Holden confirms G8 export (duh) and hints at return of El Camino

It's official, Holden's Denny Mooney has confirmed that the Commodore is heading to the US to join the Excitement division. To cop a phrase from my mother in law – no kidding, Dick Tracy. Bob Lutz let slip, and then owned up to the fact that the car is coming here as the Pontiac G8 during the Detroit show. Looking at the red G8 that posed with Mooney, our knees are all jiggly – we can hardly wait to get our mitts on one. Hopefully, it'll be outfitted with the 6-liter V8, but even the 3.6-liter V6 would be fine. What we're really interested in sampling is the fit and finish, ride quality, and road manners. We suspect that even the six will have adequate power to pull the G8/Commodore around with authority, and the V8 will be ridiculous icing on the cake, and extremely delicious at that.

Continued after the jump...

[Source: drive.com.au]

Holden's Mooney has stated that the Commodore is a shoo-in for the Pontiac brand, as both Holden and Pontiac have a history of creating invigorating rides. Holden may not have to mine the past quite as deeply as Pontiac would to get to that strata of cars with soul. If the car can hold its own against the competition, and if the level of fit and finish is up to par, the G8 will be significant for GM. If, that is, the marketing isn't blown. It looks like a badass ride, and the decision to bring it to the US is a vote of confidence in the abilities of Holden to develop and manufacture world-class product.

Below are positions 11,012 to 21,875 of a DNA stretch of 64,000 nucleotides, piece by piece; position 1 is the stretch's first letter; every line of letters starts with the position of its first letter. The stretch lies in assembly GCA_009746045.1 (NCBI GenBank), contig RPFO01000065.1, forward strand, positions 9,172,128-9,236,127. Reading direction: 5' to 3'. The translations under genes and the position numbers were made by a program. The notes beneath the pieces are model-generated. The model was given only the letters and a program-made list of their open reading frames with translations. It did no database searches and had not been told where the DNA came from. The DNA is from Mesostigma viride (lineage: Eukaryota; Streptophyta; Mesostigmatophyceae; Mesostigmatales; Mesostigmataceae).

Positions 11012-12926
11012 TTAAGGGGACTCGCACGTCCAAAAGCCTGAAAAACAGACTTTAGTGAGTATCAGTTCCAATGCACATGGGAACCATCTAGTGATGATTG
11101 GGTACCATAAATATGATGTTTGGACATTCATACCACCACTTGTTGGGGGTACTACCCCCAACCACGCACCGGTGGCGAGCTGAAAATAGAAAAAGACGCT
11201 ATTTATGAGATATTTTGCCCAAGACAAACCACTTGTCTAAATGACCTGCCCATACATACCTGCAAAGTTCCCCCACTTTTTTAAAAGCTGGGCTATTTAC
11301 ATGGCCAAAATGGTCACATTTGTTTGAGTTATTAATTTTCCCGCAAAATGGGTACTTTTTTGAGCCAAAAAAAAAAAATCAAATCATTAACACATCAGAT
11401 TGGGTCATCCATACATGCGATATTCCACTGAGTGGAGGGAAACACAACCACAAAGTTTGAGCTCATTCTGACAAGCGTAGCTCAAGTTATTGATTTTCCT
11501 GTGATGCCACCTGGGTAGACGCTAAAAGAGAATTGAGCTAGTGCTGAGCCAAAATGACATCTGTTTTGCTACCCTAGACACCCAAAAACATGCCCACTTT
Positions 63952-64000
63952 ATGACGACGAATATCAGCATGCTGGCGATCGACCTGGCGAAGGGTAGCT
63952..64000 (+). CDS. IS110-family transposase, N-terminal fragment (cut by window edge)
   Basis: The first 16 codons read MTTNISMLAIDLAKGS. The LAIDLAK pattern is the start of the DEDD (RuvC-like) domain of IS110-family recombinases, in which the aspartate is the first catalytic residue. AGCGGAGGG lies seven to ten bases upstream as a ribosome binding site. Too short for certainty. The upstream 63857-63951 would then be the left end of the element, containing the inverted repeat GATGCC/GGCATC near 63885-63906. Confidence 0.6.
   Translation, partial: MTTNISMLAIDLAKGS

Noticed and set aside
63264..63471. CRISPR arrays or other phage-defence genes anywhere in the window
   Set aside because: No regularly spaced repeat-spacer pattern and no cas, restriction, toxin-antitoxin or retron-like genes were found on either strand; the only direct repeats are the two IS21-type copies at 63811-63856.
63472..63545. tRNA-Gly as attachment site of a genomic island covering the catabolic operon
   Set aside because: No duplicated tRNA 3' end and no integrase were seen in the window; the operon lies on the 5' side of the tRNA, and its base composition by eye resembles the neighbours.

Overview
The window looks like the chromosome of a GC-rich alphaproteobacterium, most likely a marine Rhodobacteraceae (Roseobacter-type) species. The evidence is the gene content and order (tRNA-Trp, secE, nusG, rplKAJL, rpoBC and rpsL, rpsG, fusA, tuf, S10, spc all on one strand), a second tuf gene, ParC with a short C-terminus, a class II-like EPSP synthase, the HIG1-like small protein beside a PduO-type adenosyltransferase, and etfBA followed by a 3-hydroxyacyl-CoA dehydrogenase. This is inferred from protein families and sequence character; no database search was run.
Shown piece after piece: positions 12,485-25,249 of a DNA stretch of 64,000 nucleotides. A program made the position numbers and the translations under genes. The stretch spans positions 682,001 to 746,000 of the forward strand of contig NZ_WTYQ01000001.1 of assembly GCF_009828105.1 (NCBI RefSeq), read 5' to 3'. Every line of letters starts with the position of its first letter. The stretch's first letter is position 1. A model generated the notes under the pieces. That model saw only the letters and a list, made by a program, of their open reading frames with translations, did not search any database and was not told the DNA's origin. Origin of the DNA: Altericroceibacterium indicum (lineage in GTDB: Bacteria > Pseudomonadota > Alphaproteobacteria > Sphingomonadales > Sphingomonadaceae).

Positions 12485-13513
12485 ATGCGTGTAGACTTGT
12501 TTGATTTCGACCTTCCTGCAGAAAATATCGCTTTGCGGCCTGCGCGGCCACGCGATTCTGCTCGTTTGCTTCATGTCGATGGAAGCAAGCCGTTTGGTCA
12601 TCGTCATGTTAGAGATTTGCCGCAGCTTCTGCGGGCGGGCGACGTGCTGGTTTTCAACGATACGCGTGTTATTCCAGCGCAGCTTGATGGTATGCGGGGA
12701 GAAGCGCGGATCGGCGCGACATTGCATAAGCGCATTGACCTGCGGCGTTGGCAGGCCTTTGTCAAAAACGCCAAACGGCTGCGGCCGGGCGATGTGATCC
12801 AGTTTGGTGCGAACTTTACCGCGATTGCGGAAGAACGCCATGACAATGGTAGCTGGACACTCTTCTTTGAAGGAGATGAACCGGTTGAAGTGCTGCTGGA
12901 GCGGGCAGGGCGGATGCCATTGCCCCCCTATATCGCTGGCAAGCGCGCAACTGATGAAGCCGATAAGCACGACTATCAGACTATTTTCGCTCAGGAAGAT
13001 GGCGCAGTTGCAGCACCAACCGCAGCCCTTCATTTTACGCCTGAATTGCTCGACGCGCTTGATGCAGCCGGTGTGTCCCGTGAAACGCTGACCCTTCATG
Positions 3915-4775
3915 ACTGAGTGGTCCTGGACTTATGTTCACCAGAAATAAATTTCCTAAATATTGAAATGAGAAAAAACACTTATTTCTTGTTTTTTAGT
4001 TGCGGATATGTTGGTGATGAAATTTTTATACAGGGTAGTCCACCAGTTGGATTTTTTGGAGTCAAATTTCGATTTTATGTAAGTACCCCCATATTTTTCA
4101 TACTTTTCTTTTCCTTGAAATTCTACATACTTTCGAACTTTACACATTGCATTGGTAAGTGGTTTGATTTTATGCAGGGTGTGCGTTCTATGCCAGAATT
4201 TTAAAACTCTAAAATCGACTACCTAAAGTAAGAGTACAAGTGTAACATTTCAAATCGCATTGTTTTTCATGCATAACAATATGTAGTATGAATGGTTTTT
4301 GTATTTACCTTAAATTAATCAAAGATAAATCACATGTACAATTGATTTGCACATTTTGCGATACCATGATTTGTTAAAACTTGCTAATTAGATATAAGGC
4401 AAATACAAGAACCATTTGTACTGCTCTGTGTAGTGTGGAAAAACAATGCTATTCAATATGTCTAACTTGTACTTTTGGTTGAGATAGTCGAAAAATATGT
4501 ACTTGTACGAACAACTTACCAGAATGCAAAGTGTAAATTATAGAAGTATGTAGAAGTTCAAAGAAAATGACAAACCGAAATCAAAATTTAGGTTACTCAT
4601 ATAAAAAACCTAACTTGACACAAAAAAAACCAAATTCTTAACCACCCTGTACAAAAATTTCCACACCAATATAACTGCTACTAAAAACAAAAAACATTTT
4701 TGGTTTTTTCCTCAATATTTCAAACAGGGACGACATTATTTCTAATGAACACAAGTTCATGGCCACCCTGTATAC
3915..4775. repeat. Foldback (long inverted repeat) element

There have been rumors of the Commodore architecture being assembled elsewhere around the globe, but those are unsubstantiated thus far. Also rumored is further collaboration with Pontiac. Word of the Commodore Ute coming here makes us wonder, though. Chevy and GMC had the El Camino and the Caballero, no such tomfoolery took place at Pontiac. We'd be curious to see how a revival of the not-a-truck, not-a-car, not-terribly-useful El Camino form-factor would do these days. Our conjecture is that it wouldn't be a sales scorcher. Nevertheless, Mooney alluded to a last-generation Ute tooling around the US already, and generating interest. In a lot of ways, a Ute kind of makes sense. It may be a hard sell, but it'd certainly be adequate for the way a lot of folks use their trucks. No need to haul around that full-frame, tough enough to pull 30-foot Airstreams, when the biggest thing you'll ever haul is an antique sideboard. Of course, if the Ute is also available with the 6.0-liter V8, the sideboard may go flying out of the bed as your inner Rat Fink emerges.

Thanks for the tip, Ben!

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